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Janney CA, Greenberg JM, Moin T, Kim HM, Holleman RG, Hughes M, Damschroder LJ, Richardson CR, Young AS, Steinle N. Does mental health influence weight loss in adults with prediabetes? Findings from the VA Diabetes Prevention Program. General hospital psychiatry. 2018 Jul 1; 53:32-37.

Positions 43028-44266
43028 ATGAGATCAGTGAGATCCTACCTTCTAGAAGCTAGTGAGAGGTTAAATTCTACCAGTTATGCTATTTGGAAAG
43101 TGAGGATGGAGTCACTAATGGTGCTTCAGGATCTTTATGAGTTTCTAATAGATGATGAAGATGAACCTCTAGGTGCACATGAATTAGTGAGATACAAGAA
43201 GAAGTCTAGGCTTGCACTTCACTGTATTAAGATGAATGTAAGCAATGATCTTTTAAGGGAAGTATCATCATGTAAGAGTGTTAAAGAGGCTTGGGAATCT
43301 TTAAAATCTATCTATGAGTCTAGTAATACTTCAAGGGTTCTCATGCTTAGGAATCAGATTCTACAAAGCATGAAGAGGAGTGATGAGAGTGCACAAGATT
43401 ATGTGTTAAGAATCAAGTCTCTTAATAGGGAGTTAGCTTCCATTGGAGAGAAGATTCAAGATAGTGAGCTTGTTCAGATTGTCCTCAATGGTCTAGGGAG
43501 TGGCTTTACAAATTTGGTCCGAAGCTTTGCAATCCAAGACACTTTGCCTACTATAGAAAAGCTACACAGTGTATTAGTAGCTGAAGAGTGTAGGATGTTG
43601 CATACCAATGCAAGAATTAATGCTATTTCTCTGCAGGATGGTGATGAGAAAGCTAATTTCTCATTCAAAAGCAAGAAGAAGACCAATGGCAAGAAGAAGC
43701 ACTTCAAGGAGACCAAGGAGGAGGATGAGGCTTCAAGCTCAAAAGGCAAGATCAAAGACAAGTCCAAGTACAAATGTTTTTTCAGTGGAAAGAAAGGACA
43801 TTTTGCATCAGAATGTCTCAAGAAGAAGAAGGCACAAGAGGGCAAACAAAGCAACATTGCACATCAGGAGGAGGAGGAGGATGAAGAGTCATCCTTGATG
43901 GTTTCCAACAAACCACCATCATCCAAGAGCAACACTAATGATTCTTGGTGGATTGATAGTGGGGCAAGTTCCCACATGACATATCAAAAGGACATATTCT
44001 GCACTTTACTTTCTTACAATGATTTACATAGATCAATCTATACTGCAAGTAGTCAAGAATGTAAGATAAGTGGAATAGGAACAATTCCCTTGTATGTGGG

OBJECTIVES: Mental illness may impact outcomes from structured behavioral weight loss interventions. This secondary analysis investigated the influence of mental health on weight loss among Veterans with prediabetes enrolled in either an in-person diabetes prevention program (DPP) or the usual care weight management program (MOVE!) designed to help patients achieve weight loss through changes in physical activity and diet. METHODS: Prediabetes was defined by Hemoglobin A1c between 5.7 and 6.4% or Fasting Plasma Glucose 100-125?mg/dL and no use of antiglycemic medications during the past six months. Veterans Health Administrative data were used to assign Veterans into one of three mental health diagnoses: severe mental illness (SMI), affective disorder (AD) without SMI, or No SMI/No AD. The influence of mental health on weight changes at 6 and 12?months was modeled using linear mixed-effects regression. RESULTS: On average, Veterans with prediabetes (n? = 386) were 59?years old (SD? = 10.0?years), with a BMI of 34.8?kg/m (SD? = 5.3?kg/m) and A1c of 6.0% (SD? = 0.2%). The sample consisted of 12% (n? = 47), 39% (n? = 150), and 49% (n? = 189) diagnosed with SMI, AD and No SMI/No AD, respectively. Across interventions, Veterans with SMI lost less weight than those with AD or No SMI/No AD. From baseline to 6?months, weight loss was significantly less for Veterans with SMI (1.53?kg) compared to Veterans with AD (3.85?kg) or No SMI/No AD (3.73?kg). This weight loss trend by mental health diagnosis continued from baseline to 12?months but was no longer statistically significant at 12?months. CONCLUSION: Weight loss was not clinically or statistically different among Veterans with prediabetes diagnosed with AD or No SMI/No AD. However, Veterans diagnosed with SMI exhibited less weight loss over 6?months than Veterans with AD or No SMI/No AD and though not statistically significant, the trend continued to 12?months, suggesting that SMI may influence weight loss outcomes.